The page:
By Shivanand Pandit
The Ministry of Electronics and Information Technology (MeitY) has issued draft modifications to the Information Technology Rules, 2021, stating that these would guarantee that the Constitutional rights of Indians are not breached by Big Tech platforms. The ministry notified users that the draft amendment is up for seeking public comments for the next 30 days, from June 6 onwards. It will also organize an official public discussion meeting by mid-June.
The ministry has recommended the formation of government-appointed appeal committees that will be able to ban content-moderation resolutions taken by social media mediators, namely Facebook, Twitter, and YouTube. Earlier, in the first week of June, the ministry had published a draft with the same suggestion, but removed it within hours. The new draft, proposed by the MeitY is largely the same as the earlier proposal. Furthermore, the Minister of State for Electronics and IT, Rajeev Chandrashekhar said that the ministry is open to an industry-wide “self-regulatory framework” if Big Tech platforms are ready to tackle users’ complaints and appeals in a suitable mode.
Earlier in February 2021, the Information Technology (Intermediary Guidelines and Digital Media Ethics) Rules were enforced. The Rules brought in additional compliance obligations for significant social media intermediaries (SSMIs). A few of them were the appointment of the chief compliance officer, nodal person for coordination, and grievance officer. It also compelled SSMIs to find the first originator of information on their platforms. SSMIs are platforms with more than five million subscribers. The Rules also brought in a three-tier scheme for managing complaints relating to streaming facilities and the online news business. At the first level, complaints are managed within the organization, at the second level, a self-regulatory body, and at the third level, a government-run committee that can supersede any decision taken by the other two bodies.
From the time when the Rules came into effect in May 2021, many social media boards, news publishers conflicted with the Union government regarding compliance with numerous provisions of the IT Rules 2021. A few appeals are also lodged in courts challenging the rules. Even though finally, intermediaries complied with the rules, the Union government still had some doubts about the manner it was being complied with. This was understandable when the MeitY, while publishing the draft, mentioned that amendments will guarantee “actual enforcement of requirements in IT Rules 2021 in letter and spirit”.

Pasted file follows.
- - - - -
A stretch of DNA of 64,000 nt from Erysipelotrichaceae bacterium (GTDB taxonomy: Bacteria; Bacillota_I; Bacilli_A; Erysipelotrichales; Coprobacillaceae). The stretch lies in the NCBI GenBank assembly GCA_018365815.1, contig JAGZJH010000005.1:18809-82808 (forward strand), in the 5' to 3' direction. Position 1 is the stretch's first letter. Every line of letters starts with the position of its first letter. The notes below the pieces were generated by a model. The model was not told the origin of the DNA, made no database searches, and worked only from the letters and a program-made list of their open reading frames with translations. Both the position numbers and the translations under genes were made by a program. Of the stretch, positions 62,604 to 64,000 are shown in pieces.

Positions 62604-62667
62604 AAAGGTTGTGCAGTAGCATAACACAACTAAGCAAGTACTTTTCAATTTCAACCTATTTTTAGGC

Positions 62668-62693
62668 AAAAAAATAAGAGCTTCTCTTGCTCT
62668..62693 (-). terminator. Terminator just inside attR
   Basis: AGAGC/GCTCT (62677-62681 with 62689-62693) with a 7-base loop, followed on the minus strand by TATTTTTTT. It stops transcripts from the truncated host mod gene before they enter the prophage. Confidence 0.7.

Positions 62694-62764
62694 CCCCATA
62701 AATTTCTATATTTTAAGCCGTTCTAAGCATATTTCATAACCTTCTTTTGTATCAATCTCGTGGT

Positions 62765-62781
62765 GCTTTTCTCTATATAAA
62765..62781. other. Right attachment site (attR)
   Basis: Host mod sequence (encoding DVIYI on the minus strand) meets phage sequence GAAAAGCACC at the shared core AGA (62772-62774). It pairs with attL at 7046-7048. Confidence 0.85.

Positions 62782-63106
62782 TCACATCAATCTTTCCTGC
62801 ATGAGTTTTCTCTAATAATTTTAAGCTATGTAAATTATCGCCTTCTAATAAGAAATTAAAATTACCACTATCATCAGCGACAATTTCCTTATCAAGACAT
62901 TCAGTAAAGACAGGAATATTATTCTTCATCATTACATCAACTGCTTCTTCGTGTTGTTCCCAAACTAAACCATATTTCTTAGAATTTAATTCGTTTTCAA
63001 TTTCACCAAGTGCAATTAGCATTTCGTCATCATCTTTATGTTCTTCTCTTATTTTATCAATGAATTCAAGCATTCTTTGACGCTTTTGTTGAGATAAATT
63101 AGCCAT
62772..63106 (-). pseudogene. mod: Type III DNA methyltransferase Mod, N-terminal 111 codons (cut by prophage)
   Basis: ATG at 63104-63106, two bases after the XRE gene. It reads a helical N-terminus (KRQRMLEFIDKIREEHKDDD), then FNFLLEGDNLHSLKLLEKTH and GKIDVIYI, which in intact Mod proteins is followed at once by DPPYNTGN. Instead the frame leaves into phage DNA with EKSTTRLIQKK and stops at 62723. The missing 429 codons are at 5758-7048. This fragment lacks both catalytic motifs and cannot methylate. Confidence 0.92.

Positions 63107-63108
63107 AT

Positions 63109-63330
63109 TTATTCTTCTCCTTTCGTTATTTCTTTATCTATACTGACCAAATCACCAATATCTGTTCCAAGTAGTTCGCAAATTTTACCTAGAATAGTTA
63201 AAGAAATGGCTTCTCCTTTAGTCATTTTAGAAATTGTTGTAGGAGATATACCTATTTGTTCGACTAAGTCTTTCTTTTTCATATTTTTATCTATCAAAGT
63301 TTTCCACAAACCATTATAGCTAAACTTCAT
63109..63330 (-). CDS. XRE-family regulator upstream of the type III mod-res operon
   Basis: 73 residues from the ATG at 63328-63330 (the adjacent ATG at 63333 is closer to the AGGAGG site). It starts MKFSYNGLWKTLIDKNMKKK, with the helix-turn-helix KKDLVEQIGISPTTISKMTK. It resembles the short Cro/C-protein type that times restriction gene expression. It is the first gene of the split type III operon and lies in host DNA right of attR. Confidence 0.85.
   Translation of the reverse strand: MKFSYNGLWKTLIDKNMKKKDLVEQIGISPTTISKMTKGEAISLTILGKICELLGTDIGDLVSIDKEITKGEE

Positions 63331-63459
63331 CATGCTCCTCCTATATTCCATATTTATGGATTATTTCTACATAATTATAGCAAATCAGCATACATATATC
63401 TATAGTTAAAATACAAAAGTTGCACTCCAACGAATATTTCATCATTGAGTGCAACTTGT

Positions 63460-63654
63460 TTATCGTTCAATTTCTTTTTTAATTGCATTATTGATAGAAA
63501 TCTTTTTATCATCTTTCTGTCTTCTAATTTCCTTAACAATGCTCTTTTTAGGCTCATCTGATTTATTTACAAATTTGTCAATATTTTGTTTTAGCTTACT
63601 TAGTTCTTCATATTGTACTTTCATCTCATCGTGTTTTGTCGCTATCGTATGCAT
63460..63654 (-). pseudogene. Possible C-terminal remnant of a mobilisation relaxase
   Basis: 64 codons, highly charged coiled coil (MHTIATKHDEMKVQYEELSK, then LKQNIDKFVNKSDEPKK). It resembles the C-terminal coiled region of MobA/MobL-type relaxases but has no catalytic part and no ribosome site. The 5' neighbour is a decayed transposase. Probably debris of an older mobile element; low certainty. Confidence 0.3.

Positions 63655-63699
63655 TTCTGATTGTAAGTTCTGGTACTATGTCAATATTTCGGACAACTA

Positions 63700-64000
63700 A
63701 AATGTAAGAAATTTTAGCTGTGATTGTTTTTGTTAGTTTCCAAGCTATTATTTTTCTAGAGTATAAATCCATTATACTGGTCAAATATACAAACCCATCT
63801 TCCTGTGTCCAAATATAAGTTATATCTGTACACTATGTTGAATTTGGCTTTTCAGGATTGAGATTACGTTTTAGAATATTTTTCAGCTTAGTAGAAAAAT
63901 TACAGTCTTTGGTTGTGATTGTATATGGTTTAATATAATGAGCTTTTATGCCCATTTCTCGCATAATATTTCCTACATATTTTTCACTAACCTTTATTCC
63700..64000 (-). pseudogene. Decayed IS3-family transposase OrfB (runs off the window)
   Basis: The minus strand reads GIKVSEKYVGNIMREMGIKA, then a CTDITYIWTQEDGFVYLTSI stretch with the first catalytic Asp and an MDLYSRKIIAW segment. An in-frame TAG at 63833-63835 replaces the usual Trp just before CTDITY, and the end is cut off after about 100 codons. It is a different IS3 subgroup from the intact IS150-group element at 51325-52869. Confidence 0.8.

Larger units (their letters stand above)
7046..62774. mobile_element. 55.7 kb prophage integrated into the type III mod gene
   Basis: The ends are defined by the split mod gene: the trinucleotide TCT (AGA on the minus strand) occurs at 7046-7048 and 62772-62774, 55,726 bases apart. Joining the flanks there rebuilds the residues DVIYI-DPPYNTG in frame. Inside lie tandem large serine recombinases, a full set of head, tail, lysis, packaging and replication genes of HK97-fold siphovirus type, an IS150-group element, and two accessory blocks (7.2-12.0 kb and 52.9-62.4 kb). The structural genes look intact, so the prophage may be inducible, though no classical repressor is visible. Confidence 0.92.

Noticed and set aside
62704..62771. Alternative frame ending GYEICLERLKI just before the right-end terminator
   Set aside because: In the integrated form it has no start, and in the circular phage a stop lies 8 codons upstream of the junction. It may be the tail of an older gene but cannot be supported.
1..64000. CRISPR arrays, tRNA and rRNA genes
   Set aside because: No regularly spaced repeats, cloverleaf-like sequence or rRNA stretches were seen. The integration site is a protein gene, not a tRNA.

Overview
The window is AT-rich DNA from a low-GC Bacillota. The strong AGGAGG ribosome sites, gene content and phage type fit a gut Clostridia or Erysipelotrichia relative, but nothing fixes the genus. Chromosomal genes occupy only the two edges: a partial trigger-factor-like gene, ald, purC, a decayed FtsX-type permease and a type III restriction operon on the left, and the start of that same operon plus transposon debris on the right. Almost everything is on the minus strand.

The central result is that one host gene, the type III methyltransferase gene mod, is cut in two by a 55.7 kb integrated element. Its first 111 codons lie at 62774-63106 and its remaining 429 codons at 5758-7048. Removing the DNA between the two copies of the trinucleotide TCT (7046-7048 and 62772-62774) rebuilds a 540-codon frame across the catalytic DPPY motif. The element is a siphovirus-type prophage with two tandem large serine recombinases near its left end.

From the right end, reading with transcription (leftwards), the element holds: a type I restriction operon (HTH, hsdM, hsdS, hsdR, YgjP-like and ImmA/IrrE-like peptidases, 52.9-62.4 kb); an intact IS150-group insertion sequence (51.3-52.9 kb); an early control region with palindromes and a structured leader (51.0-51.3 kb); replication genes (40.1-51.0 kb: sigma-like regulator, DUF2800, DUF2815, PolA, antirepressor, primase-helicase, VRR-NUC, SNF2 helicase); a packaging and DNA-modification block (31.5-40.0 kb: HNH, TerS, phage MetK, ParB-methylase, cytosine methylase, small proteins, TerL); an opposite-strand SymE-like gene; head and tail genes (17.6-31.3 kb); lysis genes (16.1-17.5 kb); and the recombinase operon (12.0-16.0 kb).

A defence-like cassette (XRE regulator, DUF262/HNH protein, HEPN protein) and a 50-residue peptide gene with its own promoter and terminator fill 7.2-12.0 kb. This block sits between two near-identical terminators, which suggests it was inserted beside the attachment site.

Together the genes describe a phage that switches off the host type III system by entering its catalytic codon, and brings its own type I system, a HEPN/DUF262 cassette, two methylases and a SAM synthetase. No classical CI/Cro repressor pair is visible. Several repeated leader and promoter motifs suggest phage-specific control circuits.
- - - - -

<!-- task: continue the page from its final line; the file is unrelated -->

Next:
There are several cases lodged in many courts across the country concerning the legality of the IT Rules 2021. Numerous provisions like the traceability mandate of the IT Rules, which would require platforms like WhatsApp, and Signal to break encryption, have been challenged. However, recently, the Supreme Court suspended proceedings before the High Courts in cases connecting Information Technology.
If we look outside India, the State of Texas in the United States of America passed a law that made it illegal for social media platforms to ban users “based on their political viewpoints”. This was after politicians blamed social media platforms for censing conservative views. However, the US Supreme Court recently blocked the law citing that it is in violation of private companies’ freedom of speech rights.
What’s in the new bottle? The draft amendment to the IT Rules 2021 suggests establishing government-appointed committees that will be authorized to evaluate and perhaps reverse content moderation decisions implemented by social media firms. The MeitY said in the draft that the Union government shall create one or more Grievance Appellate Committees, which shall consist of a chairperson and such other members, as the central government may, by notification in the official gazette, appoint.
The ministry also mentioned that every order passed by the Grievance Appellate Committee shall be obeyed by the concerned intermediary. It means that if the users are not pleased with the content moderation verdict pronounced by a company’s grievance officer, they can appeal that judgment before the recommended government-appointed appeals committee. Presently, the only option users have against companies’ content pronouncements is to approach the courts.